True Crime + LA + Libraries = Heart Eyes | The Library Book by Susan Orlean

The Library BookOn April 28, 1986 there was a huge fire at the LA Public Library. While this was obviously a big deal, the news got lost as Chernobyl happened the same day. When Susan Orlean moved to LA with her husband and son, she discovered this largely untold story and started doing some investigating. This book details the history of the LA Public Library, the fire itself, and the arson investigation that took place afterwards. Woven throughout that narrative is Orlean’s love letter to libraries themselves.

TL;DR – Orlean seamlessly intertwines several narratives. LA history, arson investigations, and the day-to-day of public libraries are all presented as equally fascinating.

eBook | Hardcover

First, let me say for anyone thinking about purchasing this book, it is GORGEOUS. Definitely bookstagrammable. However, if you decide to get the hardcover on Amazon (link above) just be warned that it does come with that “Reese’s book club” stamp (eye roll) which is not removable. If you would like an unmarred copy, I’d suggest getting a copy in person and B&N or something.

On to my review. My love affair with non-fiction continues! My husband helped me to discover recently that I’ve really been enjoying non-fiction books written by journalists (see Malcolm Gladwell, Michael Lewis, and recently Kirk Wallace Johnson). Susan Orlean was a journalist for the New York Times before writing this book so she fits right in my wheelhouse. Plus libraries, so it was always going to be a slam dunk.

This story is actually so fascinating, but the parts I loved most about this book were the descriptions of the day-to-day life of the library. At the very beginning when she’s writing about the library opening for the day, I legitimately got chills. I loved seeing all the different departments from her perspective and I could definitely relate to some of the stories.

I also really liked how she opened each chapter with some catalog listings that fit what the chapter was going to be about. I just thought it was a really nice touch and I liked guessing what kind of stuff was going to be in each chapter.

Overall, I would definitely recommend this book. If you love libraries, read this book. If you love true crime, read this book. If you love LA, read this book.

Overall Rating: 5
Language: Moderate
Violence: Mild
Smoking/Drinking: Mild
Sexual Content: Mild

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6 WORST things about working at a library!

Some of you may remember that I started working at my local library towards the end of last year. I’m an Adult/Teen Services and Reference Librarian. I LOVE my job. It’s basically my dream job, but no job is perfect, right? (Related, if you know of any perfect jobs, hmu in the comments). Now that I’ve been there for about 6 months, I’ve noticed some things that are…not so fun about being a librarian.

1. You get sick more often

Just working with the public means that you’re coming into contact with a lot of different people and a lot of different germs. We have these huge bottles of hand sanitizer at the reference desk which I utilize often, but still. Since I’ve started, I’ve probably had like 4 minor colds and 1 major one. I made sure to get my flu shot, but it’s still a little worrisome since I’ve got a baby at home and I’m trying not to bring home any extra germs if I can help it. I always sanitize right before I leave work and wash my hands first thing when I get home.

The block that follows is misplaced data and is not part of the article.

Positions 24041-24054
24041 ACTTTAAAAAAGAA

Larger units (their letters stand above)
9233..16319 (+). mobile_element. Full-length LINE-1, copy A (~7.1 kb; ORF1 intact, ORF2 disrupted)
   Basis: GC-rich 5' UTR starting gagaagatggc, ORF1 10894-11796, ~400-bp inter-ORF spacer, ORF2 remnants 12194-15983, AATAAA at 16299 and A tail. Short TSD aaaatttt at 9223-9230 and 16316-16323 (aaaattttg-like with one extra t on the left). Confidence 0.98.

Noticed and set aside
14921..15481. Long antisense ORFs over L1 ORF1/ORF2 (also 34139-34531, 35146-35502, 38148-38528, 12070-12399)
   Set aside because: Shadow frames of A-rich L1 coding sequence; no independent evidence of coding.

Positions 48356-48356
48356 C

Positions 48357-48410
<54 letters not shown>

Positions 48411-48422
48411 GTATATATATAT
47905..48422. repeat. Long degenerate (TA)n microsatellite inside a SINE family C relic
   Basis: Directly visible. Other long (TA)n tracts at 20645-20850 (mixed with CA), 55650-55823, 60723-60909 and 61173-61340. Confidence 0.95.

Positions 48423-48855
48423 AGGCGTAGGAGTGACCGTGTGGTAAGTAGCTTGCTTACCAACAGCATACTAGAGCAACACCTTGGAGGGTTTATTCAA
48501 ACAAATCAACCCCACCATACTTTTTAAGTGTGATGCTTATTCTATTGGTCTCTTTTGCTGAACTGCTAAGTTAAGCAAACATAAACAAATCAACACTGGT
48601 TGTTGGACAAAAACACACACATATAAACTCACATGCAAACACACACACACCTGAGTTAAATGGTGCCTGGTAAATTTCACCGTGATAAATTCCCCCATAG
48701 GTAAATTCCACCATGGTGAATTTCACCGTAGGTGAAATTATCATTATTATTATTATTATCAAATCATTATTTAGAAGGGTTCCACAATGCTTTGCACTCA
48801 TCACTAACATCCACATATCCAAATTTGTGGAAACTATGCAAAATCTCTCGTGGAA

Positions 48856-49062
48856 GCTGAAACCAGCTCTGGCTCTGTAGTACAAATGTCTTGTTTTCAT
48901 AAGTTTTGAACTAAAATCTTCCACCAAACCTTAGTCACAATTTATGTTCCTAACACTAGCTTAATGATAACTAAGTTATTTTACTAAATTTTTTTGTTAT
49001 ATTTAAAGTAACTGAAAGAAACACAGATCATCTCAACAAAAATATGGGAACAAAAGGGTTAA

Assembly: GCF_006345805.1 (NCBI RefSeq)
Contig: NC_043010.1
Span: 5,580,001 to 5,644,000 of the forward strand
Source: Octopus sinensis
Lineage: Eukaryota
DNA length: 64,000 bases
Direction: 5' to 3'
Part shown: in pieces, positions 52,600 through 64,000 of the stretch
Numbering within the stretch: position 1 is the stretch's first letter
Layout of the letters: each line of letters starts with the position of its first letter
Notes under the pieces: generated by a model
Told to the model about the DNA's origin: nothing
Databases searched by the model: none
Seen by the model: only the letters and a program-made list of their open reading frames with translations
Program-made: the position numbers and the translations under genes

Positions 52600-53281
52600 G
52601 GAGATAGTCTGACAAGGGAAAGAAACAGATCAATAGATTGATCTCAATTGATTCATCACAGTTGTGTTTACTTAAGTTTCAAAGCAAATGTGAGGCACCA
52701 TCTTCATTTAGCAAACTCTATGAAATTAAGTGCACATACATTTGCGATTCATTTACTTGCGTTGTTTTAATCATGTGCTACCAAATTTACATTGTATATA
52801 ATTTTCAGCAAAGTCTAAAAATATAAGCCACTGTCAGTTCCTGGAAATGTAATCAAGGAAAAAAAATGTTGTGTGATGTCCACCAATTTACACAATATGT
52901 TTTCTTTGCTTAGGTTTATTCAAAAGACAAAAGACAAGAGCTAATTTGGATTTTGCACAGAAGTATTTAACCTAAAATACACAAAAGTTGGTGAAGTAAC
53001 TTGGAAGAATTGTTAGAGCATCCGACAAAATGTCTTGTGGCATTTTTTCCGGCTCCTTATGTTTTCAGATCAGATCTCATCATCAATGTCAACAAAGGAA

2. Being surrounded by books all the time

This may not sound like a big deal–it might even sound like the best thing in the world! (Who am I kidding? It kind of is). But, being surrounded by books all day means that my TBR just grows and grows and grows. All the time, I find myself coming home with books that I wasn’t planning on picking up and adding them to my already enormous stack of library books.

3. Having to remind patrons of library policies

Oof. This is the hardest one for me. I do not like confrontation at all but there are times when we do have to approach a patron and ask them to follow our library rules. An example: our second floor is our quiet floor (there are signs posted literally EVERYWHERE) and you’re asked not to talk above a whisper or answer your phones on that floor, but you can totally do those things on our first floor. Well, despite our plethora of signs, people routinely break that rule and I have to shush them. 75% of the time, they’re really good about it, but some people get so grumpy! I’ve also had experiences with other, more concerning behaviors and it is NOT fun. I envy Circulation, because they don’t have to deal with this.

4. Maintaining a balanced collection even if you don’t personally agree with materials

The other day I was looking through a list of books from my collection that have gone “missing”. One of the titles is clearly on the racist end of the spectrum, but when I looked it up, I saw that it’s circulation numbers were pretty good (which is…alarming). If this were any other book, I would immediately replace it. As it is, I’m struggling hardcore with feeling strongly that I don’t want to add it to my collection, but also feeling like I probably should. But that’s what being a library is about–having a balanced collection despite personal beliefs. Obviously there are lines and I’m trying to decide which side of the line this particular book falls on.